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    Visitors to Yellowstone See Rise in Illness

    In the bustle of summer, nearly 4,000 employees work in Yellowstone National Park. Norovirus outbreaks have recently become an issue of concern for park officials.

    Park officials for Yellowstone and Grand Teton national parks announced recently that there has been a noticeable spike in visitor illness. According to a statement by Yellowstone on their Facebook page, officials are especially worried about norovirus, a common contagion that could be spread through food and water.

    On June 7 a tour group fell ill will visiting Mammoth Springs, suffering stomach cramps and other symptoms. Another 50 visitors were diagnosed with gastrointestinal illness and treated in nearby clincs. A test later showed that norovirus was indeed to blame, and rampant throughout the park staff. Over 100 Yellowstone park employees are suspected to have been infected with norovirus and another 50 employees at Grand Teton are also showing symptoms.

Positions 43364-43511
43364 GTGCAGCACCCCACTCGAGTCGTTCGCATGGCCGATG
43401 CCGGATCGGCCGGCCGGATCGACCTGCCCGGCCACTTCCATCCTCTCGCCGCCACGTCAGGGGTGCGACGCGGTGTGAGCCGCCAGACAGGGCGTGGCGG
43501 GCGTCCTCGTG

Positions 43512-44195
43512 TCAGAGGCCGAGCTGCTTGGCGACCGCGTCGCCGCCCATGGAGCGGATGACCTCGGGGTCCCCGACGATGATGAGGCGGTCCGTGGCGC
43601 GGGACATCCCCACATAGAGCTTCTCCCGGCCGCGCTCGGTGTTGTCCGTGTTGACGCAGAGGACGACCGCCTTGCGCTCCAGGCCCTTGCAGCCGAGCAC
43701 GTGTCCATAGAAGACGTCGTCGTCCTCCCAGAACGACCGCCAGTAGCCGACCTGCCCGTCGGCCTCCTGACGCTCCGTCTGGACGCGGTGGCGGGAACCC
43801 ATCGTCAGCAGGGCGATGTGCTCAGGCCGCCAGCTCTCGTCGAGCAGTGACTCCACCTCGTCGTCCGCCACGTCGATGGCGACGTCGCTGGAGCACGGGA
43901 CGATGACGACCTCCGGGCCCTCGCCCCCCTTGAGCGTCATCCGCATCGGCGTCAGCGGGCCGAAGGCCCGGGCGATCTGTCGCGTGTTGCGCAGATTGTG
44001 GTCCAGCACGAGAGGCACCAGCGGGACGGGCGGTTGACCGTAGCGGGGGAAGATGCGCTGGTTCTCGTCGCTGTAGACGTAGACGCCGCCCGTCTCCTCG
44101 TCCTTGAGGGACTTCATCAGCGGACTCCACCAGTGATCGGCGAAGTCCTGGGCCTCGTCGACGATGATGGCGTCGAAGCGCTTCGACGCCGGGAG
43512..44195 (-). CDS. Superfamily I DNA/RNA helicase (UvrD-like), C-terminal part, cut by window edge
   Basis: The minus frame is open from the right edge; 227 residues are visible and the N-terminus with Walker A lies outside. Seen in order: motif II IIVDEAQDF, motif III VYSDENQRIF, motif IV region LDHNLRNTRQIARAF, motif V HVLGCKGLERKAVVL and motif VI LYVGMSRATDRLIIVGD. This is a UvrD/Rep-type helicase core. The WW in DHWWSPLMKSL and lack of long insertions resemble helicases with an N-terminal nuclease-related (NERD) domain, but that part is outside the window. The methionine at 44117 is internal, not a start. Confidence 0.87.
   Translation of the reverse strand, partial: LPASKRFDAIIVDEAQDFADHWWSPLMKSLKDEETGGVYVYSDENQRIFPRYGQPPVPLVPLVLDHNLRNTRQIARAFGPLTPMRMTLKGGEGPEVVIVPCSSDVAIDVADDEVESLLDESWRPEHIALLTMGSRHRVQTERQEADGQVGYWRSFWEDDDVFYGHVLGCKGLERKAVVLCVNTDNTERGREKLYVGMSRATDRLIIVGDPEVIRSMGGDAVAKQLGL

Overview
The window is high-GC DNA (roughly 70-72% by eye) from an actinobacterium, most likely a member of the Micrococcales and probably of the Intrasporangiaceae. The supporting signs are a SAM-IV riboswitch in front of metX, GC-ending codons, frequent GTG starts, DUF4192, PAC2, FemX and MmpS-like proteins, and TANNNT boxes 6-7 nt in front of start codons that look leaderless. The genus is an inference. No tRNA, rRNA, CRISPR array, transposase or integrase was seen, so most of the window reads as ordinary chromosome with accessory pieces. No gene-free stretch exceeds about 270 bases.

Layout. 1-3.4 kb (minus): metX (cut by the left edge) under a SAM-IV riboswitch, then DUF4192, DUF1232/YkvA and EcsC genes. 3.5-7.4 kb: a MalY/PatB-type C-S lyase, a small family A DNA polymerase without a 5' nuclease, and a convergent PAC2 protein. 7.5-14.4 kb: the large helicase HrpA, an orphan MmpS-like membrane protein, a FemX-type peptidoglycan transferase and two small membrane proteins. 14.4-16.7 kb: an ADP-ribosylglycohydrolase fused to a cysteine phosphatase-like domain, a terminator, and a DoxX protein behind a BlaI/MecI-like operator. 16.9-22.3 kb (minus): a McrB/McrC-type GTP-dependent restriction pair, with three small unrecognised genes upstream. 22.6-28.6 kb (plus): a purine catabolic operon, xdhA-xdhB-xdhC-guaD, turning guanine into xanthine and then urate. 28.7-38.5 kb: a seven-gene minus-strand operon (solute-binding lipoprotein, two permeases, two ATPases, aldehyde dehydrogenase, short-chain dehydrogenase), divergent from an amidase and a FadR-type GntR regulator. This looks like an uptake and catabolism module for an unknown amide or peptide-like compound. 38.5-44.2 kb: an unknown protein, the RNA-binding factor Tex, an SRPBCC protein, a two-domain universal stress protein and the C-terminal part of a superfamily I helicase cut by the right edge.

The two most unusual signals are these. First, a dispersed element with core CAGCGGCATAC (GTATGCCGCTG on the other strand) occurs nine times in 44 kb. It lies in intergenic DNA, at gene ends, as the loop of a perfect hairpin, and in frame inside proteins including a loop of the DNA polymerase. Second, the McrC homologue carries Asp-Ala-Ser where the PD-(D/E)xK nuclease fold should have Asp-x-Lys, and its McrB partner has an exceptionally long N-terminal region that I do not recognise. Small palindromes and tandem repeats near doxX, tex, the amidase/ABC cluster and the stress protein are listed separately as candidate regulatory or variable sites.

Norovirus infections can be diverse in effect but often include nausea, abdominal pain, and vomiting. The virus itself is usually not serious but can spread quickly and induce severe pain. Park officials are advising visitors to frequently wash their hands, while businesses operating in the park are taking extra measures to ensure a safe and sanitary environment. Employees that are believed to be infected are barred from returning to work for at least 72 hours.

    The Center for Disease Control and Prevention reports that 21 million people in the United States contract norovirus every year. It is the most common cause of foodborne-disease outbreaks and lands roughly 70,000 people in the hospital every year. The best method of prevention is simply washing with soap and keeping food preparation clean.

    Image courtesy Yellowstone National Park

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